Accumulation of Capital
First published 1913
Rosa Luxemburg’s Accumulation of Capital was timely when it was published in 1913 and reads like a contemporary book today. Concluding her analysis of capitalist accumulation and imperialism, she forecast ‘a string of political and social disasters … punctuated by periodical economic catastrophes’. This diagnosis was more accurate than Karl Kautsky’s elaborations about great power cooperation (published, ironically, in September 1914, a month into the first world war) and had more predictive power than Lenin’s 1917 pamphlet on imperialism.
Today’s readers will find striking parallels between Luxemburg’s analyses of early 20th-century industrial development in Russia and modern China. Her discussions of capital’s ‘Struggle against the Peasant Economy’, the role of ‘International Loans’, and ‘Militarism as a Province of Accumulation’ (chapters 29, 30 and 32) read as if she is writing about present-day multinationals, international financial institutions and military-industrial complexes.
In the first part of Accumulation of Capital, Luxemburg developed an abstract model of reproduction that, in her view, showed that neither investment nor consumer demand suffice to buy all commodities produced in any period and thus realise the surplus value needed to keep the accumulation process going. Additional demand, she concluded, must come from non-capitalist social strata – peasants and craft producers who, so far, lived outside the circuits of capital accumulation, but become part of them once they start purchasing commodities from capitalist producers.
Once all non-capitalist strata are absorbed into the process of capitalist production and reproduction, the external source of demand and capitalist accumulation dries up; the capitalist economy ends up in stagnation. Intensified class struggle, competition among firms and imperialist rivalries are the result of this economic process, because each capitalist has to accumulate to stay in business and, by doing so, outcompete other capitalists. This, in a nutshell, is Luxemburg’s model of accumulation. But it is nothing more than a model; the crucial question is how it applies to reality.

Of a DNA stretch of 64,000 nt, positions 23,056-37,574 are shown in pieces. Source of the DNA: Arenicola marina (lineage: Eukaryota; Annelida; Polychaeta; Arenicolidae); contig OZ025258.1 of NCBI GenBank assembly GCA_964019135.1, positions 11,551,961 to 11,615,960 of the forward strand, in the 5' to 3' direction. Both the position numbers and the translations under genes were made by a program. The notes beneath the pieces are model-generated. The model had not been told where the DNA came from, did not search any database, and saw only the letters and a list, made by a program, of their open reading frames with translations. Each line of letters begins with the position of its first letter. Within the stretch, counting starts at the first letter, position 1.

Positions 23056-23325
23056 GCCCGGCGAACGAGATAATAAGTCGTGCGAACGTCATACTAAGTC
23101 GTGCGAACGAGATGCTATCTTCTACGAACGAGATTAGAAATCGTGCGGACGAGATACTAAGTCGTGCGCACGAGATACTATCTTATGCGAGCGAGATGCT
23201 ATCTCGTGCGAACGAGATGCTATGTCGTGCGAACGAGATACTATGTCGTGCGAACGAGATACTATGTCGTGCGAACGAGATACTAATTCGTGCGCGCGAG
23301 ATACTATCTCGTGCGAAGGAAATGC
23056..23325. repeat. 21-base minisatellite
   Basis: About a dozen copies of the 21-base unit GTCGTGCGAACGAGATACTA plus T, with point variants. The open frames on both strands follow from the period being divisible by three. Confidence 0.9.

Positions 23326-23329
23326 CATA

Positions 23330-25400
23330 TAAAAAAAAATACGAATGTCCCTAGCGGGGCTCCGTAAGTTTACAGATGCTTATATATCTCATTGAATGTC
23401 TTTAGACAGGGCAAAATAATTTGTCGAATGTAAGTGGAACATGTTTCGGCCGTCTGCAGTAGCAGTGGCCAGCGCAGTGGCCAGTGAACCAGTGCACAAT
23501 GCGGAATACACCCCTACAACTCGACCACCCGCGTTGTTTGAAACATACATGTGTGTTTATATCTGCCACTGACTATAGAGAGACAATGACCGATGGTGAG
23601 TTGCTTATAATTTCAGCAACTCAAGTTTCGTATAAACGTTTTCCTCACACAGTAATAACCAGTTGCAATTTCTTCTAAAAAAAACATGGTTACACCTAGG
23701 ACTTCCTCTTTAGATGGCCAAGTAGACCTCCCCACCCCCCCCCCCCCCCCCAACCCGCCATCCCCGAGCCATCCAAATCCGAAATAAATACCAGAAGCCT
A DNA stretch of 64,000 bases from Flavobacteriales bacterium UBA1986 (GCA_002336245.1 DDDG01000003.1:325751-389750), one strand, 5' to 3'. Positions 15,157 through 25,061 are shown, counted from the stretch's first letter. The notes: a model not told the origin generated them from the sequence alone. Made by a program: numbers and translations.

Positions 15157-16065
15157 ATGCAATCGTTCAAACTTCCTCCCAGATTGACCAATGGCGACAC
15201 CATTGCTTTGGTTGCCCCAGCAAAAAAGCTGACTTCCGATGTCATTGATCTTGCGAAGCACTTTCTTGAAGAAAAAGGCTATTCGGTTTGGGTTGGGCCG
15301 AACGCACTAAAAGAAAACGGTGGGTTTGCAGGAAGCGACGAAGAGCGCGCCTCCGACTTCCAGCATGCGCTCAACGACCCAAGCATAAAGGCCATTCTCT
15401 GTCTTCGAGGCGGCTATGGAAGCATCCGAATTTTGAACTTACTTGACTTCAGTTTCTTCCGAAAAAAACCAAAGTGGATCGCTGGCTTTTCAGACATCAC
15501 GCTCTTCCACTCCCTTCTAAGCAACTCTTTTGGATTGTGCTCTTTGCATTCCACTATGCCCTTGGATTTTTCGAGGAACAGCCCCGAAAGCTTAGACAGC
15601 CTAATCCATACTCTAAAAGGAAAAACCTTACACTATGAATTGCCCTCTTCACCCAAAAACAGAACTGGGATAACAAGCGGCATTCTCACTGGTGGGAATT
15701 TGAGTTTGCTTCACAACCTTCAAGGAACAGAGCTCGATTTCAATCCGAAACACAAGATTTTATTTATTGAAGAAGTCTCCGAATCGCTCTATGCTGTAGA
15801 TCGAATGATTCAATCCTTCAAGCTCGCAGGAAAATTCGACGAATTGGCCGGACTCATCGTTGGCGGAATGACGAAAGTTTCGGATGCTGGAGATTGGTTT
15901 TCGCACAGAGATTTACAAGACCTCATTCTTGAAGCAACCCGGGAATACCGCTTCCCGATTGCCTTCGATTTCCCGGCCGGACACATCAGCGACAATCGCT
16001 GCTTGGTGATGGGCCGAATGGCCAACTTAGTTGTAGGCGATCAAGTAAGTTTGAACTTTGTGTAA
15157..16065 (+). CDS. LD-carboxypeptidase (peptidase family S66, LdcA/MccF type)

This is why the neglected second part of Accumulation of Capital is worth revisiting. Here, Luxemburg discussed historical debates between economists who denied that capitalist accumulation would ever suffer from a lack of effective demand and theoreticians of insufficient demand. The former painted the prospects of capitalist accumulation in bright colours and considered political intervention as an impediment to economic development. The latter saw capitalist economies plagued by insufficient demand and suggested all kinds of interventions to fix this problem.
Luxemburg didn’t make an argument about a linear descent from capitalist accumulation to stagnation, let alone the breakdown of capitalism. Instead, she showed how political conflicts recurrently opened up new spaces for accumulation, and how these phases of capitalist expansion mitigated class conflict – until the respective spaces for expansion were exhausted, capitalism got stuck in crisis and class struggle intensified again.
This ‘non-deterministic’ interpretation allows us to understand the long post-war boom and its supersession by a long decline, ending with today’s crises that bear so much resemblance to early 20th-century capitalism. Two world wars, revolutions, depression and the expansion of Soviet communism led to a fundamental reorientation of capital accumulation. The industrialisation of western countries and concomitant colonisation of the global South were replaced by, however incomplete, industrialisation projects in the post-colonial South and the colonisation of working-class households in the west.
Southern developmental states and western welfare states invaded so many non-capitalist territories and social strata that even investment in the already industrialised centres of the capitalist world-system reached unprecedented levels. Naturally, the combined investment booms in the centres and peripheries created an overabundance of production capacities.
In the 1970s, the question of finding sufficient demand was high on the business agenda. At that time, dreams of mass consumption weren’t fulfilled in all corners of the world – in fact, not even for everyone in the capitalist centres. So creating additional consumer demand would have been an economic possibility. Recurrent crises in the 1970s didn’t mark capitalism’s final frontier, at least not if one leaves ecological limits to accumulation out of the equation. Yet the subjugation of new social strata under the imperatives of capital accumulation had also produced new, potentially anti-systemic, movements of women, immigrant workers and ethnic minorities in the west and an upsurge of anti-imperialist struggles in the South.
Under these circumstances increasing numbers of capitalists found it preferable to slow down their investments, even if this meant lower profits, and use the combined forces of unemployment, fiscal and foreign debt crises to roll back workers, welfare and developmental states.
The irony of this capital offensive was that welfare and developmental states had created considerable public spheres during the boom that were partially disconnected from the accumulation process and could now be penetrated by capital. Thus, the privatisation of these public spheres opened new space for capitalist expansion. The collapse of Soviet communism and China’s world-market turn helped even further in this regard. Austerity policies in the aftermath of the recession are the latest effort to restart accumulation by dispossession.